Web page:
Fifty-four years ago, in announcing the inaugural award, SI wrote that the annual honoree would be one who "gave to the quality of unprecedented performance the sense of unrepeatable performance." That description fits perfectly the latest recipient, Michael Phelps, who now keeps company with this distinguished elite.
This is an article from the Dec. 8, 2008 issue
SI's first Sportsman was a 25-year-old from England—and history's first sub-four-minute miler.
The Brooklyn southpaw's superb Series against the Yankees culminated with a Game 7 masterpiece.
At the Melbourne Olympics he was the first U.S. man in 20 years to win gold in both the 100 and 200 meters.
Mr. Cardinal was 37 when he led the National League with a .351 average to win his seventh batting title.
He broke the world decathlon record in Moscow, winning over the crowd even as the cold war raged.
The Hammer of Thor became the heavyweight champ after flattening Floyd Patterson at Yankee Stadium.
The Palmer era began with Arnie's banner year: eight wins, including the Masters and the U.S. Open.
Ohio State's junior center led the Buckeyes to their second of three straight NCAA-final appearances.
A Heisman Trophy winner, the Oregon State quarterback doubled as the Beavers' point guard.
The 37-year-old commissioner restored the NFL's integrity by responding decisively to a betting scandal.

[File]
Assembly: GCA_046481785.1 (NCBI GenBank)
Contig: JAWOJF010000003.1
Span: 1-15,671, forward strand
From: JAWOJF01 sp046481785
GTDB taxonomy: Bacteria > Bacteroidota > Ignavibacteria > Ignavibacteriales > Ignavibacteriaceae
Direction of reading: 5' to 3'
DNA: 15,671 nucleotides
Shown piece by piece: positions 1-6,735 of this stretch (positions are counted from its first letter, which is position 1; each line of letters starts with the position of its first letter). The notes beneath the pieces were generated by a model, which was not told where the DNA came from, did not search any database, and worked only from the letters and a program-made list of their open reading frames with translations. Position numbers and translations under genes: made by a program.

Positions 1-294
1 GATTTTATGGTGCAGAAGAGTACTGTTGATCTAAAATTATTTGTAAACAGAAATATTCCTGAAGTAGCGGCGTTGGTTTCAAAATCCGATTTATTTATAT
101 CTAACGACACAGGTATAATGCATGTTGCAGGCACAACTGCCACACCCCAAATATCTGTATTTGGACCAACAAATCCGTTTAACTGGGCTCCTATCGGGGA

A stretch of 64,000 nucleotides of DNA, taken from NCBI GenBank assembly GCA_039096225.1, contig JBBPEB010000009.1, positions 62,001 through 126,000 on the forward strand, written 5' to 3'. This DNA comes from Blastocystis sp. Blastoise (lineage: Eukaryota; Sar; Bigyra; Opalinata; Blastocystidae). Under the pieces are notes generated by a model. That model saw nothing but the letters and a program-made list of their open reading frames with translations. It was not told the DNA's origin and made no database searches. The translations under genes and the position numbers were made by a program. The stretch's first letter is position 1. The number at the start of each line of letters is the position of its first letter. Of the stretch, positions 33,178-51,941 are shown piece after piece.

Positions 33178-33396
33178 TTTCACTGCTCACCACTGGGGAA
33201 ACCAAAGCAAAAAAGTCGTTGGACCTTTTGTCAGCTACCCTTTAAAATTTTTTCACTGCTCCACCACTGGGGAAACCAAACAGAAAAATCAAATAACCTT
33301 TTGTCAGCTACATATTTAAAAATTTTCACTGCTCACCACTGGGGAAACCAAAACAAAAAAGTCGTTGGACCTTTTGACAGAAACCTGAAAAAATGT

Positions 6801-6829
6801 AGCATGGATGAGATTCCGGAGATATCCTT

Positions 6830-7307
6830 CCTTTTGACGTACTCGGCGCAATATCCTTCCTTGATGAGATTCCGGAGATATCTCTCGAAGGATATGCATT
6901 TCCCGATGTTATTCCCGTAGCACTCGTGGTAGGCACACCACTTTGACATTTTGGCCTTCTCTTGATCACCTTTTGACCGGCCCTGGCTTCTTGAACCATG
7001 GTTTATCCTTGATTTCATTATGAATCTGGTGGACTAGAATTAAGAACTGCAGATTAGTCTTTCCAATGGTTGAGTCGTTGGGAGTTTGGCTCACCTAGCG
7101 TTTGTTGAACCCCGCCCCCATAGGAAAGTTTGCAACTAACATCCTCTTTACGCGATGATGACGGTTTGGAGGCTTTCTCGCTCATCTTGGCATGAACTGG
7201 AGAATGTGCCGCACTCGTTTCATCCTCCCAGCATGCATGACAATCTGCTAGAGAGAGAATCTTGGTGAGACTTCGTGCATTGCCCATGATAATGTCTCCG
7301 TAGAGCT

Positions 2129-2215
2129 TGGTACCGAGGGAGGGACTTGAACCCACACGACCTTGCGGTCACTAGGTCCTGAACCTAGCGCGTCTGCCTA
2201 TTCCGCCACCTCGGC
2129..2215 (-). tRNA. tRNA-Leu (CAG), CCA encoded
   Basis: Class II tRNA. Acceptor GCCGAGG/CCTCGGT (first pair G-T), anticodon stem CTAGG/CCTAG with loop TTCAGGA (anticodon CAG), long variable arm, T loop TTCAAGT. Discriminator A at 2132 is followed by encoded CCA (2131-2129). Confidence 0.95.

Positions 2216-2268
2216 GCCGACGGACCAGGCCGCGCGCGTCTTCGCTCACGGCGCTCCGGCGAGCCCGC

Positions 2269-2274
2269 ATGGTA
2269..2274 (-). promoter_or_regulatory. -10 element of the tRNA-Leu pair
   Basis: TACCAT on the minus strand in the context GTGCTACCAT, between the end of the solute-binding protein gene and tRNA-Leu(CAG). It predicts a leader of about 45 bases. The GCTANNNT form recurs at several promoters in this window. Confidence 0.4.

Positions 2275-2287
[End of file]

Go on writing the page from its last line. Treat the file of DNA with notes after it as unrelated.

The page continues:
A brilliant final two rounds in the U.S. Open gave the comeback kid his first tournament win in four years.
The Dodger was an ace—2.04 ERA, a perfect game, two Series shutouts—despite an arthritic left elbow.
Just one year after graduating from Wichita High East, he ran the mile in 3:51.3 to shatter the world record.
The leftfielder's Triple Crown summer propelled the Red Sox to their first pennant in two decades.
As player-coach he broke racial barriers and guided the Celtics to their ninth title in 10 years.
In a Terrific year he earned his first Cy Young Award and helped the Mets to their miracle championship.
The Beantown hero, whose "flying goal" clinched the Stanley Cup, redefined the role of defenseman.
In winning the U.S., British and Canadian Opens, the Merry Mex broadened the appeal of his sport.
John Wooden & Billie Jean King
The Wizard of Westwood led UCLA to a sixth straight NCAA title; the first Sportswoman won three majors.
After winning his third World Driving Championships and popularizing Formula One racing, he retired at his peak.
The Greatest pummeled Joe Frazier in the Garden and took back his title from George Foreman in the jungle.
The heart of the Big Red Machine, Charlie Hustle sparked an unforgettable World Series win over Boston.
At 21 America's Sweetheart had already claimed two Wimbledons, two U.S. Opens and two French Opens.
He won 487 races and set a one-year earnings record of $6 million—all at the age of 17.
In winning the British Open and the Players Championship at 38, he ended all talk of his decline.
Willie Stargell & Terry Bradshaw
The slugger and the slinger, MVPs of the World Series and the Super Bowl, were the toast of Steel Town.
U.S. Olympic Hockey Team
Herb Brooks's miracle men shocked the world at Lake Placid with their upset of the Soviet Union.